The Story Behind Amoako Boafo’s Deeply Personal Collection With Dior

Dior Homme artistic director Kim Jones faithfully translates the rising Ghanaian painter’s rippling portraits to a standout collection that celebrates Blackness and all its layers.

Amoako Boafo in his Accra studio. Photography by Chris Cunningham

In December, during Art Basel Miami Beach, the brand-new Rubell Museum—a gargantuan temple of contemporary art founded by longtime collectors Mera and Don Rubell—had recently named the Ghanaian painter Amoako Boafo as its inaugural artist-in-residence. The rising talent had garnered widespread interest for his rippling, large-scale portraits of African diasporic figures that, in his words, “represent, document, celebrate, and show new ways to approach Blackness.” He does so in part by using a beguilingly simple finger-painting technique that faintly echoes the evocative works of Egon Schiele. “He creates a background with a classical technique, using brushes, but then the actual body of the subject is all finger painted,” Mera Rubell told ARTnews when the residency was first announced. “It’s very mysterious the way in which he captures the most powerful human expressions with just his fingers moving on the canvas.”

Boafo counts the artist Kehinde Wiley among his collectors and biggest fans. In fact, Wiley was so moved after discovering Boafo on Instagram that he immediately convinced his Los Angeles gallery, Roberts Projects, to add him to its roster. A solo show, called “I See Me,” promptly ensued. Critics commended the palpable feelings of warmth, tenderness, and human connection captured within his portraits, which portrayed individuals from the surrounding countries of his native Ghana. Widely regarded as his breakthrough exhibition, “I See Me” established Boafo as an up-and-coming art-world force and catapulted him onto the radar of the world’s foremost collectors.

Likewise, Boafo’s paintings immediately resonated with Dior Homme artistic director Kim Jones, who had presented his pre-fall collection in a buzzy runway show across from the Rubell Museum during Art Basel. Jones’s tenure at the French luxury label has been notably marked by a series of ambitious blue-chip artist collaborations (Daniel Arsham, KAWS, and Hajime Sorayama among them) that have yielded some wildly imaginative and over-the-top takes on traditional menswear. But Jones, who spent his childhood traveling through Africa with his late hydro-geologist father, had long been wanting to collaborate with an African contemporary artist. “I grew up in Africa,” says Jones, who recalls Ghana being one of his father’s favorite countries. “African art is something that’s always been important to me.”

Enter Boafo—after an introduction by Mera, Jones made the journey to Accra, Ghana, to visit his studio. “Boafo’s work just spoke to me; I was immediately drawn to it. The intensity of his portraits, the power of movement, and the choice of colors in them—everything touches me in his work and the way he sees things. I could just see his work turning into things in front of my eyes,” Jones tells British Vogue, referring to Dior’s newly launched Spring/Summer 2021 collection.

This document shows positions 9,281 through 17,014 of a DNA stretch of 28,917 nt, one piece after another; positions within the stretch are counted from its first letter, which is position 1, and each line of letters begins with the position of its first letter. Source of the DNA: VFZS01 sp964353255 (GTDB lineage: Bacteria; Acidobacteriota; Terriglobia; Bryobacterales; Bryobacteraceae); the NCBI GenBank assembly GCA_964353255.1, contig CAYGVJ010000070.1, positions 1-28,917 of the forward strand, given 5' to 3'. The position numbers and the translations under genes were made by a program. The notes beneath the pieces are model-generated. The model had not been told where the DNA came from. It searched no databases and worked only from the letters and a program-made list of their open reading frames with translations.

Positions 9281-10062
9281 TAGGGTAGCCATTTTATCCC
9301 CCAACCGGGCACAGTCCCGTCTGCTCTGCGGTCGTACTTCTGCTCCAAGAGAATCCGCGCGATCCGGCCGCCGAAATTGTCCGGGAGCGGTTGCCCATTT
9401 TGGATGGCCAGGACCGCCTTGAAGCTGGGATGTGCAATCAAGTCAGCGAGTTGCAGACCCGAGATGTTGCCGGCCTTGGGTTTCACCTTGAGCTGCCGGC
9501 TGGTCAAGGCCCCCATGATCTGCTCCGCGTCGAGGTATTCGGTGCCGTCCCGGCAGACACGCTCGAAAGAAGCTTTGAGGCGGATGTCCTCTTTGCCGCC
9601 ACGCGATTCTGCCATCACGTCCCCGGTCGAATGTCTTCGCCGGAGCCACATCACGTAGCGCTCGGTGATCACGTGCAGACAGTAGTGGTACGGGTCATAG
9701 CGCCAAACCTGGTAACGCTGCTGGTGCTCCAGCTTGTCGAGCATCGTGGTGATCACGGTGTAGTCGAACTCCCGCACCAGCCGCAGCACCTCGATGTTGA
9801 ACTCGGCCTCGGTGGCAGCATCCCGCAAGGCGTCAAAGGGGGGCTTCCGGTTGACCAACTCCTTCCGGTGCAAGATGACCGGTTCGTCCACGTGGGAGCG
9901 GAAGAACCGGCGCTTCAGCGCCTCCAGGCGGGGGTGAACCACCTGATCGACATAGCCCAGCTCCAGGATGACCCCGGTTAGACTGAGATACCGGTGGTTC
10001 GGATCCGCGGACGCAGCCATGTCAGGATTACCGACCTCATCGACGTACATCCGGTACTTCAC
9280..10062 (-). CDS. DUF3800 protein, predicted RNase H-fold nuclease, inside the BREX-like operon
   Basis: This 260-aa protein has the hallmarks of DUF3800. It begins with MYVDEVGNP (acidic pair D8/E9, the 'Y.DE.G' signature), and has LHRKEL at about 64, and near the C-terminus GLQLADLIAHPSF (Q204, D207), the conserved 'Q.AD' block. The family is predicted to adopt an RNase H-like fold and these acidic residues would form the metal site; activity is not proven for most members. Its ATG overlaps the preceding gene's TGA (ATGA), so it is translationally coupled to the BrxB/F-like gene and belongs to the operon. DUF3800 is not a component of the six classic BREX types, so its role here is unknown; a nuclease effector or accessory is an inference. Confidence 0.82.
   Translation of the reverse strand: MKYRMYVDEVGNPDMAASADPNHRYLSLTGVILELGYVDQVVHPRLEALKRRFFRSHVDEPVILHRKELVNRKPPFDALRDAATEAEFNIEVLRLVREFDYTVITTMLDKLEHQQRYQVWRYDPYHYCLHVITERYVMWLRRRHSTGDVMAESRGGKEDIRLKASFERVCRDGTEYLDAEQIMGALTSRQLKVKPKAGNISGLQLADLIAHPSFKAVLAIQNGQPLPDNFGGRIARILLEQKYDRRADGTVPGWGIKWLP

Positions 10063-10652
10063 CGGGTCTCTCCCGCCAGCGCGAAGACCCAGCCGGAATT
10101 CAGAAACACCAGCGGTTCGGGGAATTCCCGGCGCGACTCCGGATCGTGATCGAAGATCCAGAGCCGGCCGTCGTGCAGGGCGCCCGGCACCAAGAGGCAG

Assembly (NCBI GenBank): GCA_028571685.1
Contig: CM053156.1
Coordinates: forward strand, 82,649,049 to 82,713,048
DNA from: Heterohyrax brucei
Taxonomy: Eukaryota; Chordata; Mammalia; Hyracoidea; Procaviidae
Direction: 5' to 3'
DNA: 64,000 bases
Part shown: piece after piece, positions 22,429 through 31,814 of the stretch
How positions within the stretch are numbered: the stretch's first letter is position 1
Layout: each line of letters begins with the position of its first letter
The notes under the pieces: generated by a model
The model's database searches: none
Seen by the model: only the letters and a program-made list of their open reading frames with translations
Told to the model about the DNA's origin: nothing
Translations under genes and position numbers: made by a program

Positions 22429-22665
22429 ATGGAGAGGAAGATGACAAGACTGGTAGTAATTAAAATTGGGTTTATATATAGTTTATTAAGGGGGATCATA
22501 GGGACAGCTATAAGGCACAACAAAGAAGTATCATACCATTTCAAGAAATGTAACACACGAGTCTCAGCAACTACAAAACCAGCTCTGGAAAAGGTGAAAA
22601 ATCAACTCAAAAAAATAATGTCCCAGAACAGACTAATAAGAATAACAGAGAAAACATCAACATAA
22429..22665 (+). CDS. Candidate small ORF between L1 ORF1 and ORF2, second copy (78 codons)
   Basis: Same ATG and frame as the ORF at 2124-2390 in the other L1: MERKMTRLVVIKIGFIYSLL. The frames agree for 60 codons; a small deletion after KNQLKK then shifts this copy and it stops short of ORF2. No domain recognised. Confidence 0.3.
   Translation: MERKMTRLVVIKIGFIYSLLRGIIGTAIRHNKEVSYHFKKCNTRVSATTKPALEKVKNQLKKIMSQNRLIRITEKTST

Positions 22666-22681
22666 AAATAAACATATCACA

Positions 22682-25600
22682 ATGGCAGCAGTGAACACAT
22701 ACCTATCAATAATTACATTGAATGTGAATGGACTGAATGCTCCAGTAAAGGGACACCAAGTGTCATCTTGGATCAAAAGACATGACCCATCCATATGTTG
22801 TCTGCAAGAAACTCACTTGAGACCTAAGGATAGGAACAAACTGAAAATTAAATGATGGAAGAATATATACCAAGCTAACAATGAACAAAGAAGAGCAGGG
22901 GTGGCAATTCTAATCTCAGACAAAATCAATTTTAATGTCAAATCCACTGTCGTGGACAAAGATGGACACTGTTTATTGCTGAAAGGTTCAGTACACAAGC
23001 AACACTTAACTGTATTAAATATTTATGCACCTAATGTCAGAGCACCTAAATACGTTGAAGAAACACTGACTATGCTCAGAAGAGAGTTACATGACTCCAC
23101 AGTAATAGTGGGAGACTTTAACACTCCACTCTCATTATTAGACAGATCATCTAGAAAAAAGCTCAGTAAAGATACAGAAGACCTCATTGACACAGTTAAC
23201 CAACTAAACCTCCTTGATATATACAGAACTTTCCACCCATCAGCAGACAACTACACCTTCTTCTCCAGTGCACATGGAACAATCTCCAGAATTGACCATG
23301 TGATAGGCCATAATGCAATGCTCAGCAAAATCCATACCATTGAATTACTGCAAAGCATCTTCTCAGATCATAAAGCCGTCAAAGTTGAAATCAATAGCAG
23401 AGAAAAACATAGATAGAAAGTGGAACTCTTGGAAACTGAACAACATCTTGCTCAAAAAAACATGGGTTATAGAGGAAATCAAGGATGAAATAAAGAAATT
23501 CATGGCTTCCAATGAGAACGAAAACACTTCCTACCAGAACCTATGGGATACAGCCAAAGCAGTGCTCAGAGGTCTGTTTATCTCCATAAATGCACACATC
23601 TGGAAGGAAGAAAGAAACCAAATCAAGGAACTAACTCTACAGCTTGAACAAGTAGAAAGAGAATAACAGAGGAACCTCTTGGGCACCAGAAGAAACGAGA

Called “Portrait of an Artist,” the collection masterfully marries Boafo’s sensibilities with the elegant masculinity and sharp tailoring pioneered by Jones. Trompe l’oeil abounds, while neon pops nod to the vibrant backgrounds upon which Boafo paints his characters, one of whom stares longingly from a fur turtleneck. Another shirt is embroidered with glimmering ivy leaves (a Dior signature) that Jones spotted on one of Boafo’s paintings during his studio visit. Jones describes the creative process as an exchange in the truest sense: “In designing this collection, I wanted to share that passion and celebrate the power of his work, to help it become even better known.”

Since extravagant runway shows have been put on pause due to the coronavirus pandemic, Dior introduced “Portrait of an Artist” through a short film directed by Jackie Nickerson as part of Paris Fashion Week’s online programming. The documentary, available on YouTube, features insightful conversations with Boafo, who explains his journey to becoming an artist and demonstrates the magic of his distinctive finger-painting method. Interspersed throughout is footage of the collection modeled by all-Black cast, whose graceful movements effortlessly bring Boafo’s figures to life.

In an age when fashion labels are facing backlash for appropriating Black culture, Dior’s collaboration with Boafo feels authentic and handled with the utmost care. It also ventures far beyond the runway: Dior is backing an effort, spearheaded by Boafo, to create a studio space and artist-run gallery in Accra that will help foster the city’s rising generation of creative talent. Boafo, who describes his collaboration with Dior as a “mind-blowing” experience, has emerged with a fresh perspective: “In many ways, the fashion and art worlds are similar,” he says. “They convey genuine messages about being and self-worth, much of which aligns with why I create—to elevate individuals and to define oneself.”

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